OP-ED | Alan J. Kuperman
EVIDENCE IS now in that President Barack Obama grossly exaggerated the humanitarian threat to justify military action in Libya. The president claimed that intervention was necessary to prevent a “bloodbath’’ in Benghazi, Libya’s second-largest city and last rebel stronghold.
But Human Rights Watch has released data on Misurata, the next-biggest city in Libya and scene of protracted fighting, revealing that Moammar Khadafy is not deliberately massacring civilians but rather narrowly targeting the armed rebels who fight against his government.
Misurata’s population is roughly 400,000. In nearly two months of war, only 257 people — including combatants — have died there. Of the 949 wounded, only 22 — less than 3 percent — are women. If Khadafy were indiscriminately targeting civilians, women would comprise about half the casualties.
But intervention did not prevent genocide, because no such bloodbath was in the offing. To the contrary, by emboldening rebellion, US interference has prolonged Libya’s civil war and the resultant suffering of innocents.
The best evidence that Khadafy did not plan genocide in Benghazi is that he did not perpetrate it in the other cities he had recaptured either fully or partially — including Zawiya, Misurata, and Ajdabiya, which together have a population greater than Benghazi.
Libyan forces did kill hundreds as they regained control of cities. Collateral damage is inevitable in counter-insurgency. And strict laws of war may have been exceeded.
But Khadafy’s acts were a far cry from Rwanda, Darfur, Congo, Bosnia, and other killing fields. Libya’s air force, prior to imposition of a UN-authorized no-fly zone, targeted rebel positions, not civilian concentrations. Despite ubiquitous cellphones equipped with cameras and video, there is no graphic evidence of deliberate massacre. Images abound of victims killed or wounded in crossfire — each one a tragedy — but that is urban warfare, not genocide.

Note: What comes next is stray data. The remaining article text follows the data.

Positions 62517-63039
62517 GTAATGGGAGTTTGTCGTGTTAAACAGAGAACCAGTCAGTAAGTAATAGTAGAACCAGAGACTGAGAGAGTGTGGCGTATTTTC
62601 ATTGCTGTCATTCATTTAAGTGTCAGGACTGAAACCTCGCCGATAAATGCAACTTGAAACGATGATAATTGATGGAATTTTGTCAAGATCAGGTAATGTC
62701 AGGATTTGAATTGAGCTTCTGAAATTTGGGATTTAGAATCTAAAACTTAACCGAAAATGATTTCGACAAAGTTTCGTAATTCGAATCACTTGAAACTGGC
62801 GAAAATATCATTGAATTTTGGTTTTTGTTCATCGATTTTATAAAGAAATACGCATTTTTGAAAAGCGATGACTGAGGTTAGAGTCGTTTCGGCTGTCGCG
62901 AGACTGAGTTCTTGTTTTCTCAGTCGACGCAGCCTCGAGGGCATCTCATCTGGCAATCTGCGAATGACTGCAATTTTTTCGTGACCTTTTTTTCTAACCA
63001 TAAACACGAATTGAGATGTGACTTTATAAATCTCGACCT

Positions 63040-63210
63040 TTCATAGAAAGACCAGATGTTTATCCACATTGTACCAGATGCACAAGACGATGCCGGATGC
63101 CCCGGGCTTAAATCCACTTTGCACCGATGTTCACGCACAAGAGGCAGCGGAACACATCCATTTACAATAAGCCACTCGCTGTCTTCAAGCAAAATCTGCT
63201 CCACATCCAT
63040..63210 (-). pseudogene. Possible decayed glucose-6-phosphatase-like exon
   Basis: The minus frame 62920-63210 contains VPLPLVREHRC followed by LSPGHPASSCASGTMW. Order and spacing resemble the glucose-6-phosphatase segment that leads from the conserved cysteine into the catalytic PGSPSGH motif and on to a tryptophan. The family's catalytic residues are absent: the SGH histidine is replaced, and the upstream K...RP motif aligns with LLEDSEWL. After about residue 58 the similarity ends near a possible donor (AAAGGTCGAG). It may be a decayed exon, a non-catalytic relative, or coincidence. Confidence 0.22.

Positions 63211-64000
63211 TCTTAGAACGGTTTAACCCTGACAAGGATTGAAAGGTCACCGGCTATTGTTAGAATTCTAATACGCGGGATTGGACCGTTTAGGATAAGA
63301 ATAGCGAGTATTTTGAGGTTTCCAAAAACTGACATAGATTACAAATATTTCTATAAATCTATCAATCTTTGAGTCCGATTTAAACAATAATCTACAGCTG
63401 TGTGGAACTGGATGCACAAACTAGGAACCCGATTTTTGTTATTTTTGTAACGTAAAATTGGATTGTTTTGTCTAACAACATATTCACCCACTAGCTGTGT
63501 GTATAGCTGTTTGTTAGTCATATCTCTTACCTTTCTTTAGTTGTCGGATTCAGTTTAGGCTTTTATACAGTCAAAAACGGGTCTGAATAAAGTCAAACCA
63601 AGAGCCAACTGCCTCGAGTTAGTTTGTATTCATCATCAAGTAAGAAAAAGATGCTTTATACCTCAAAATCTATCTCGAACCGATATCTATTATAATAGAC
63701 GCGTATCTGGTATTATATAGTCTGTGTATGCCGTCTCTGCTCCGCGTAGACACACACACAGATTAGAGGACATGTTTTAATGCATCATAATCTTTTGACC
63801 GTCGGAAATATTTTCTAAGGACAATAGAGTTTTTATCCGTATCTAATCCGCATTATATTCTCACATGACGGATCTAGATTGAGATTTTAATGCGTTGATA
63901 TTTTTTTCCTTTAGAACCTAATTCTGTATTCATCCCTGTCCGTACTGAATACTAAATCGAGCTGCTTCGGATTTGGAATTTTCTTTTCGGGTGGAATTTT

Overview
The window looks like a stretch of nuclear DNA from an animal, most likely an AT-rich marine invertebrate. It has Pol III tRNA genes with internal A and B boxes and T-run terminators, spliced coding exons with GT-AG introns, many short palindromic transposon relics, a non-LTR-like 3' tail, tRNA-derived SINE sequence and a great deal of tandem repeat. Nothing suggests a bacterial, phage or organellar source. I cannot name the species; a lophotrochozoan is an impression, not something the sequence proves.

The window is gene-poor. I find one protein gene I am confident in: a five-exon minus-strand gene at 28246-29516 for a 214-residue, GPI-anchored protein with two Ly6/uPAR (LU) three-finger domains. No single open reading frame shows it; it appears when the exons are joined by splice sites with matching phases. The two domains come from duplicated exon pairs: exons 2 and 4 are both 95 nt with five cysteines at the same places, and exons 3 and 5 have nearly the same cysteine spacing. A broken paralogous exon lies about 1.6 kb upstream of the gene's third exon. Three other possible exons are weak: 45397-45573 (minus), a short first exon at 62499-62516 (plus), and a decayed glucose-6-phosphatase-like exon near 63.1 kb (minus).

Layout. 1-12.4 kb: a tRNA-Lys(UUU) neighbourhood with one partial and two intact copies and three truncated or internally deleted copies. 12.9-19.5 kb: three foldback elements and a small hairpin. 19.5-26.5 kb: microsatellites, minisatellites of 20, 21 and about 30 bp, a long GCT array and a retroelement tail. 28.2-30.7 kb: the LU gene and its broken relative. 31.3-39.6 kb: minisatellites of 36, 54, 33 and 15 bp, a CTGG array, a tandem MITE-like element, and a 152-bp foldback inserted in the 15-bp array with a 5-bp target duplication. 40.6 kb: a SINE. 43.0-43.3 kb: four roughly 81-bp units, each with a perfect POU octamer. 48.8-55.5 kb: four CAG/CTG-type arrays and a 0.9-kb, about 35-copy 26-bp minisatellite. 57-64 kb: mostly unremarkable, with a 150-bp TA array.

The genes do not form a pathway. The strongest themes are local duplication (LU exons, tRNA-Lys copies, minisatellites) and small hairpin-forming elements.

Nor did Khadafy ever threaten civilian massacre in Benghazi, as Obama alleged. The “no mercy’’ warning, of March 17, targeted rebels only, as reported by The New York Times, which noted that Libya’s leader promised amnesty for those “who throw their weapons away.’’ Khadafy even offered the rebels an escape route and open border to Egypt, to avoid a fight “to the bitter end.’’
If bloodbath was unlikely, how did this notion propel US intervention? The actual prospect in Benghazi was the final defeat of the rebels. To avoid this fate, they desperately concocted an impending genocide to rally international support for “humanitarian’’ intervention that would save their rebellion.
On March 15, Reuters quoted a Libyan opposition leader in Geneva claiming that if Khadafy attacked Benghazi, there would be “a real bloodbath, a massacre like we saw in Rwanda.’’ Four days later, US military aircraft started bombing. By the time Obama claimed that intervention had prevented a bloodbath, The New York Times already had reported that “the rebels feel no loyalty to the truth in shaping their propaganda’’ against Khadafy and were “making vastly inflated claims of his barbaric behavior.’’
The net result is uncertain. Intervention stopped Khadafy’s forces from capturing Benghazi, saving some lives. But it intensified his crackdown in western Libya to consolidate territory quickly. It also emboldened the rebels to resume their attacks, briefly recapturing cities along the eastern and central coast, such as Ajdabiya, Brega, and Ras Lanuf, until they outran supply lines and retreated.
Each time those cities change hands, they are shelled by both sides — killing, wounding, and displacing innocents. On March 31, NATO formally warned the rebels to stop attacking civilians. It is poignant to recall that if not for intervention, the war almost surely would have ended last month.
In his speech explaining the military action in Libya, Obama embraced the noble principle of the responsibility to protect — which some quickly dubbed the Obama Doctrine — calling for intervention when possible to prevent genocide. Libya reveals how this approach, implemented reflexively, may backfire by encouraging rebels to provoke and exaggerate atrocities, to entice intervention that ultimately perpetuates civil war and humanitarian suffering.
Alan J. Kuperman, a professor of public affairs at the University of Texas, is author of “The Limits of Humanitarian Intervention’’ and co-editor of “Gambling on Humanitarian Intervention.’’